Putting out the Fire

People are often put off a bit when I let them know that Positive Discipline parenting doesn't condone punishing their children.  Eyebrows will go up and I am met with the look of, "oh really?  And you expect me to believe that?"  Its true, Positive Discipline is a non-punitive, solution based program that encourages parents to take time for training and to connect with their children before correcting them.  Its a huge mind shift for many of us who were raised by parents who punished us for making mistakes and rewarded us for "good choices."

I was just reading an article about how childhood trauma can lead to a high likelihood of poor adult health.  In this article, the author compared the medical communities lack of desire to look at a patients past trauma when diagnosing their current health to the relationship of smoke and fire.  When there is a fire, the first thing we see is the smoke, right?  But firefighters don't go in with a fan to put out the smoke, they know that it is the fire itself that needs to be put out for the problem to be solved.  When I read this, I immediately thought of how this logic works with kids as well.

Often, parents will respond to a "misbehavior" by punishing a child. Lets imagine that the "misbehavior" is that the child is caught in a lie.  This has actually come up a lot lately with parents that I work with and is a hot button issue.  We don't want our kids to lie.  We don't want our kids to be liars.  There is a lot of fear that if we don't nip this one in the bud then we are doomed to have kids who are...

So what do well meaning, loving parents sometimes do?   Perhaps the child is sent to their room for a set amount of time, or they are scolded, lectured about how lying could lead that child to having no friends or never being trusted (cue the Charlie Brown adult voice, wah-wah, way-wah, waaah), or perhaps they get spanked.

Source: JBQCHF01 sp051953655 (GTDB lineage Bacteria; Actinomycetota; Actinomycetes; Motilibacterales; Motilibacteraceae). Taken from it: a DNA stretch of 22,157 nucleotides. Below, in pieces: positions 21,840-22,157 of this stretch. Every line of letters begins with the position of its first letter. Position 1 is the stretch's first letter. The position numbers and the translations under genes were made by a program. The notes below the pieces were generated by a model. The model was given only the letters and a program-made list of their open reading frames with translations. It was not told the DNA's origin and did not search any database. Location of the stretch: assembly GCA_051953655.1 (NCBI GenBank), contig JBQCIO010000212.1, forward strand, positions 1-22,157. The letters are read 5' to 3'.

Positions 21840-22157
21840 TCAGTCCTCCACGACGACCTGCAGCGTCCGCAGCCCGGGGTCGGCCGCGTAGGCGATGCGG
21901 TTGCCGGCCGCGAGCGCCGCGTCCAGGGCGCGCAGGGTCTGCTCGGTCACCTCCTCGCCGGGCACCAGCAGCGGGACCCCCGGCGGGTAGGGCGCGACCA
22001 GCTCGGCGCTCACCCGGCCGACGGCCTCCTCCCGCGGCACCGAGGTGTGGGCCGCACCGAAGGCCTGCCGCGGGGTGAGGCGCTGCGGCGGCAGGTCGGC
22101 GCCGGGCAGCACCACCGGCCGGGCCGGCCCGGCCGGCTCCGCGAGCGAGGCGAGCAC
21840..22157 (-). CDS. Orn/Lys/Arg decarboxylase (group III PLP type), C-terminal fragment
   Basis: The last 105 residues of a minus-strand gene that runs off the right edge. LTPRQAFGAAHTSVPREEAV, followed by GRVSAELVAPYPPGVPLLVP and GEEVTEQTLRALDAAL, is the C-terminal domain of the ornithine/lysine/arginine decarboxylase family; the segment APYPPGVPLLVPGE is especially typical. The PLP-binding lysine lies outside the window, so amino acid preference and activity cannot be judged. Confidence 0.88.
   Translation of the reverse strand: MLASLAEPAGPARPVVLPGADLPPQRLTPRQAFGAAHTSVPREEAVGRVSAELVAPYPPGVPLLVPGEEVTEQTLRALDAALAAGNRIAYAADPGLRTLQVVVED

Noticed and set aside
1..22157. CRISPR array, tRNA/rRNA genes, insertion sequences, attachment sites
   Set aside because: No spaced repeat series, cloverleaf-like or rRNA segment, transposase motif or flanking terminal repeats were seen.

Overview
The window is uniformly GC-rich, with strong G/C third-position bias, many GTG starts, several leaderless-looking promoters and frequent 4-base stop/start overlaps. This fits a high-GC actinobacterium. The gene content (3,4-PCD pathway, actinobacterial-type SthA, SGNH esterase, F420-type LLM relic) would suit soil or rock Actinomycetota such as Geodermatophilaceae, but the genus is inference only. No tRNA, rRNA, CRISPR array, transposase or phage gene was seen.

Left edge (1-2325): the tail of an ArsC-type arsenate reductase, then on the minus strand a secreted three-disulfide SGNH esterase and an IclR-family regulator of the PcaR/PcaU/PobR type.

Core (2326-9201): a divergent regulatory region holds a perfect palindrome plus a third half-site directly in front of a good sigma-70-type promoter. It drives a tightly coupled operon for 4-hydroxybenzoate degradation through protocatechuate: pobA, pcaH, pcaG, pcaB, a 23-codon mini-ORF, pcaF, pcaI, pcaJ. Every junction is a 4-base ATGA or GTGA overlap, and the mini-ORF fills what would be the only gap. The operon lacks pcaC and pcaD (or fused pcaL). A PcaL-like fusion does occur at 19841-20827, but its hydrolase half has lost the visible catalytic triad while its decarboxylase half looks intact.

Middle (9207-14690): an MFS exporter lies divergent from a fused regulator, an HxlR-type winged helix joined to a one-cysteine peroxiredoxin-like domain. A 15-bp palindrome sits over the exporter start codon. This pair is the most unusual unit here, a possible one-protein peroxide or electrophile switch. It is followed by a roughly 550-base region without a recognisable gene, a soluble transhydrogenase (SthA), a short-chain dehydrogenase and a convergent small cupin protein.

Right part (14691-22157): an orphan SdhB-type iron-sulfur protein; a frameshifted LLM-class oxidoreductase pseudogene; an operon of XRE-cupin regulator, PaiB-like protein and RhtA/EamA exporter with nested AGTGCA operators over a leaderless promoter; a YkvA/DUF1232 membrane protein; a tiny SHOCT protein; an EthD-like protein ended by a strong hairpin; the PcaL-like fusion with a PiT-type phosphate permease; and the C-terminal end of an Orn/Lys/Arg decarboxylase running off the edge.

But what could be going on behind the behavior?

If a child is routinely punished for making mistakes, are they likely to tell the truth about their mistakes?

If a child is embarrassed about their behavior, and aren't sure the adult will be compassionate and listen to how they are feeling, are they likely to tell the truth about it?

If a child is hurting and not feeling as though they belong, might they lie to share the hurt with someone else?

If a child is feeling disconnected or ignored, do you think they may tell a lie to engage a parent?

The answer to the above questions is yes, kids behavior is motivated by lots of internal emotions and beliefs about themselves and the people around them.  When we start to get curious about why our kids are engaging in "mis"behavior we begin to see the fire behind the smoke.  As parents, if we really want our kids to make good choices, we need to connect with them, listen to them, encourage them to share with use how they are feeling.  Kids want to belong.  We all want to belong.  Sometimes, they just get mixed up along the way.  It's up to us, the grown ups, to puzzle it out and recognize what is going on behind the behavior we are seeing.

Smiles ~